## Block A: Probability and Matrices.

Part 1 introduces concepts in probability, starting with how probabilities of single and multiple events are defined and ideas of independence and dependence. Key to many probability calculations is the mathematics of counting, or combinatorics, which enables us to enumerate the number of ways in which an event may occur. The lectures also introduce probability distributions, including certain special distributions used to represent random processes in the real world. These enable us to model biological phenomena and make inferences about the factors involved in an experiment. Part 2 concerns mathematical objects called matrices and how to carry out calculations involving them. Matrices are used widely, and a particularly important application involves situations in which a random process moves probabilistically between a finite number of discrete states. We concentrate on cases where transitions between states occur in discrete time (e.g. once per second, per year or per generation). We study the algebra of matrices as far as eigenvalues and eigenvectors, which enable us to evaluate the result when a matrix is repeatedly applied to a vector.

## Block B: Statistics and Statistical Modelling

These lectures cover a broad range of statistical techniques used by biologists to analyse data. We will discuss how to formalise biological questions into statistical hypotheses that can be formally tested. We will start with simpler tests, such as t-tests and χ^{2}, and progress to explore linear models that allow us to account for multiple predictors simultaneously. Besides understanding the logic and mechanics of tests, we will focus on how to test whether the assumptions of each test are met, and how to proceed in the – surprisingly common – situations when they are not. The lectures will use output from the statistical language R, providing the theoretical background to correctly interpret the outcome of different analyses when used in real life.

## Block X: Introduction to Basic Calculus

These lectures introduce the basic principles of calculus, which is helpful for predicting how biological systems can change over time or over other variables, such as distance. The purpose of Block X is solely to provide those who have not studied mathematics at the post-16 level with the concepts they need to handle the material covered in Block C in Lent term. We therefore expect the majority of students to attend the lectures in Parts 3 and 4 of Block B instead.

For those students that study Block X, it starts with an introduction to differentiation, providing a useful way to think about rates of change and why curves are curved. This area has several useful applications, including how to sketch the shape of an unknown function, how to make approximations and how to handle experimental errors. Next comes an introduction to integration, an operation that in effect undoes the consequences of differentiation and enables the area under a curve to be calculated. The final section explains what differential equations are, how they can be used to model biological phenomena such as changes in population, how simple examples can be solved, and the importance of boundary conditions for obtaining a unique solution.

## Block C: Modelling using Differential Equations

These lectures show how a range of biological phenomena can be modelled using differential equations, focusing on cases in which the value of a single state variable is changing continuously in time. Examples are largely drawn from population dynamics, although the techniques are relevant much more broadly (see Blocks D and E). The main mathematical skill is solving differential equations via separation of variables. However, qualitative analyses – finding model equilibria and examining long-term stability, as well as using the direction field to sketch solution curves – can often be equally revealing. Such methods can be particularly useful since they allow more complex systems to be investigated without any significant additional conceptual difficulty. These methods also generalise more readily to situations in which the value of multiple state variables are changing in time in a coupled way, for example chemical reactions involving multiple chemical species (see Block E), or ecological interactions involving more than one biological species with population sizes that depend on each other (see Block D).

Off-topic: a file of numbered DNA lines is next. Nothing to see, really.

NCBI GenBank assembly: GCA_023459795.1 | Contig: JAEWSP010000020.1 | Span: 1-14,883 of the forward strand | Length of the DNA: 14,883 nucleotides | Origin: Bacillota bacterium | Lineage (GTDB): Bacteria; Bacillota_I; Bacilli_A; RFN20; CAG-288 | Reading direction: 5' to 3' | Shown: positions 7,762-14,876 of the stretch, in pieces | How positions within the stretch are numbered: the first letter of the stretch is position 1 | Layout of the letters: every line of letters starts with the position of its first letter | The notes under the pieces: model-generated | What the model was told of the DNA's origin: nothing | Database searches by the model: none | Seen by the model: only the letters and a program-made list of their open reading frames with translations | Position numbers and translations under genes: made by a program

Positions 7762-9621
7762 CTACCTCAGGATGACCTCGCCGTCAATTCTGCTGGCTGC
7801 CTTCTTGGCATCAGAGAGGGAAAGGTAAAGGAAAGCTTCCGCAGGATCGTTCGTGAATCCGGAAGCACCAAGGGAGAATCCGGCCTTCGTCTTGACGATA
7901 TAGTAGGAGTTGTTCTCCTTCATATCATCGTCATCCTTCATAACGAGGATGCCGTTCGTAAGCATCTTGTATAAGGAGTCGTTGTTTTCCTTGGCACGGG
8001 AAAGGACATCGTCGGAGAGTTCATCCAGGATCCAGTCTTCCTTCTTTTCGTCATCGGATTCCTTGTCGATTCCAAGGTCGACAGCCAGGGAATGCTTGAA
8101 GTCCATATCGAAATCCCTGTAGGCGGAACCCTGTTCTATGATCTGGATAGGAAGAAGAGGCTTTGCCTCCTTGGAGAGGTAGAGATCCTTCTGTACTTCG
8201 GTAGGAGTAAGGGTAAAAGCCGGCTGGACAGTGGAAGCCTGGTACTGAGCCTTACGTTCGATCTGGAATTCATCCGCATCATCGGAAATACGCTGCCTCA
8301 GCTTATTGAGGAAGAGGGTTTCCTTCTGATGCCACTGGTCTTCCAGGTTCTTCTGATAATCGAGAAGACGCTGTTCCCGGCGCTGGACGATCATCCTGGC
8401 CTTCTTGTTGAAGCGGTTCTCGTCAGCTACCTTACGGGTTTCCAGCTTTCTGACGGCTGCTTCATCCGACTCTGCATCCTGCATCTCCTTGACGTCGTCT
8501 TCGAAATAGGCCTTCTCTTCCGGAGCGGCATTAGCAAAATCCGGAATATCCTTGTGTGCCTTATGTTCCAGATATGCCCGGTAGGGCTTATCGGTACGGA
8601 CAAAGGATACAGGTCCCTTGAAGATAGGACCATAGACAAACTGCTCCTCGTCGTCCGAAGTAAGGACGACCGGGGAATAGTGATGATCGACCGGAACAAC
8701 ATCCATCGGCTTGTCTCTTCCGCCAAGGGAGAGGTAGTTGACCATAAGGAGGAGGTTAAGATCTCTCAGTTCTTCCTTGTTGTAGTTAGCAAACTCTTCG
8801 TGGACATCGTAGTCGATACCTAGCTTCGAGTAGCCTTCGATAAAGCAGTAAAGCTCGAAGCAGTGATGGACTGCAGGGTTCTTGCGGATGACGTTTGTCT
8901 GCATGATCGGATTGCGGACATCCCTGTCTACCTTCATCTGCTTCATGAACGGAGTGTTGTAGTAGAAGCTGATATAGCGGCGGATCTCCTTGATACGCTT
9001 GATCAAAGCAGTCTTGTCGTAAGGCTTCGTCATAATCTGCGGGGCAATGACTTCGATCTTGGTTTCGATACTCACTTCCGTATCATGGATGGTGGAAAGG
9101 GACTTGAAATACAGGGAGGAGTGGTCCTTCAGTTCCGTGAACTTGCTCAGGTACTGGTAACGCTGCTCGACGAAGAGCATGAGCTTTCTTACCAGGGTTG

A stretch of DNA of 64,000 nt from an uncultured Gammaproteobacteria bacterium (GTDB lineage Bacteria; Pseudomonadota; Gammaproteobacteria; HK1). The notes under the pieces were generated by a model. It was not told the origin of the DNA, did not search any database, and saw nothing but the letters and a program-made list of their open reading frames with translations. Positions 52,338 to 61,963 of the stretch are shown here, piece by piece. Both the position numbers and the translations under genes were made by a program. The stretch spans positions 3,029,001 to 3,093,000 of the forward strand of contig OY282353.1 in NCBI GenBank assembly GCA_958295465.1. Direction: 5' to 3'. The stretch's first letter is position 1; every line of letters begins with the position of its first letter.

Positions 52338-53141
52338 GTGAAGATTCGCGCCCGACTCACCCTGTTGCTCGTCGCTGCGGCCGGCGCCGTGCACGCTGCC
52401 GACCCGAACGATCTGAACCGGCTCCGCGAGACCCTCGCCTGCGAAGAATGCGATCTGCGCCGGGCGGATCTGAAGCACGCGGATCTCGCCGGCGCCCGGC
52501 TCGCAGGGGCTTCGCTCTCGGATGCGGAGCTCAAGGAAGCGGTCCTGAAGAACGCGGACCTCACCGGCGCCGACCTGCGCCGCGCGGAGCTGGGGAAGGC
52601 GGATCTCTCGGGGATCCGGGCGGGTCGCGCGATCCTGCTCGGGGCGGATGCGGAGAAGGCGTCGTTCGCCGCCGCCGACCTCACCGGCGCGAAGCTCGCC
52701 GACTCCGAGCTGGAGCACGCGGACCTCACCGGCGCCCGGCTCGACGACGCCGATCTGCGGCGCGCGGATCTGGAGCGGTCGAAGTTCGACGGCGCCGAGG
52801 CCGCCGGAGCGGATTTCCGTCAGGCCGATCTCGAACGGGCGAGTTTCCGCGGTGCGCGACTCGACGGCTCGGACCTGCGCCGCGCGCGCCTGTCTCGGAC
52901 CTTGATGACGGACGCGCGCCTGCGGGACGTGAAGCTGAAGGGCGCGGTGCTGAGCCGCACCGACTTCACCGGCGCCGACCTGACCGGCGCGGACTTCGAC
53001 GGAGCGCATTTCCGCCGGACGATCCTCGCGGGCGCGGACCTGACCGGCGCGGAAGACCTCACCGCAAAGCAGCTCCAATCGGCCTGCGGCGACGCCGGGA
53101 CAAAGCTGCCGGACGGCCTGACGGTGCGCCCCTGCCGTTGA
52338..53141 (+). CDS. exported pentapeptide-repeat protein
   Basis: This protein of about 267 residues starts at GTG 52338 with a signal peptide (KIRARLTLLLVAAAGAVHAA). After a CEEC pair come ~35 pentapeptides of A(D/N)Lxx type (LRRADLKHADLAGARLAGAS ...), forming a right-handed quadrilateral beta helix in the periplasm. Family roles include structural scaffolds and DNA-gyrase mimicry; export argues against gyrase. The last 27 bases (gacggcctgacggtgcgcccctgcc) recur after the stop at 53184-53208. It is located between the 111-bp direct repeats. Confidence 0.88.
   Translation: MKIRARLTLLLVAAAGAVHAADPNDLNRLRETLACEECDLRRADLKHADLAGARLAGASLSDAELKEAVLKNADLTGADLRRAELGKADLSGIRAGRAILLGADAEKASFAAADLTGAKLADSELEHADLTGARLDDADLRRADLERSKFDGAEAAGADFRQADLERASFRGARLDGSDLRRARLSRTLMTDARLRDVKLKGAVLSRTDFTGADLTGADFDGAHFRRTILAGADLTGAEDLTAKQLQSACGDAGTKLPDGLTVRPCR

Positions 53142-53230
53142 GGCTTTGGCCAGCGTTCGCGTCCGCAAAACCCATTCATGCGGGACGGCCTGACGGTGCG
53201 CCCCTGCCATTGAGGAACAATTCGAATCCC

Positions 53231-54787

## Block D: Modelling Coupled Dynamics

These lectures extend the mathematical methods covered in Block C to allow analysis of more complicated biological models (in particular the dynamics of populations that are coupled together). The main focus is an examination of the dynamics of linear and non-linear coupled differential equations, both analytically and by graphical "phase plane" techniques. In the second half of Block D we use these methods to look at various coupled population systems, including predator-prey systems, competition within and between species, and the mathematical modelling of epidemics in plants, humans and animals.

## Block E: Case Studies

Part 1 looks at models of animal behaviour that are based on the idea of selection as a fitness-maximising process. Beginning with straightforward applications of optimality, we move on to the concept of evolutionary stability and simple game theoretical models of social behaviour, focusing in particular on the evolution of parental care as an illustrative case. Part 2 makes use of some of the mathematical tools discussed in Lent term to gain insight into a range of widely applicable chemical and biochemical processes, from radioactive decay, to reactions catalysed by enzymes and metabolic reaction networks. Part 3 introduces methods for the analysis of biological sequence data. The lectures will discuss existing software and online databases, with an overview of underlying theory where appropriate.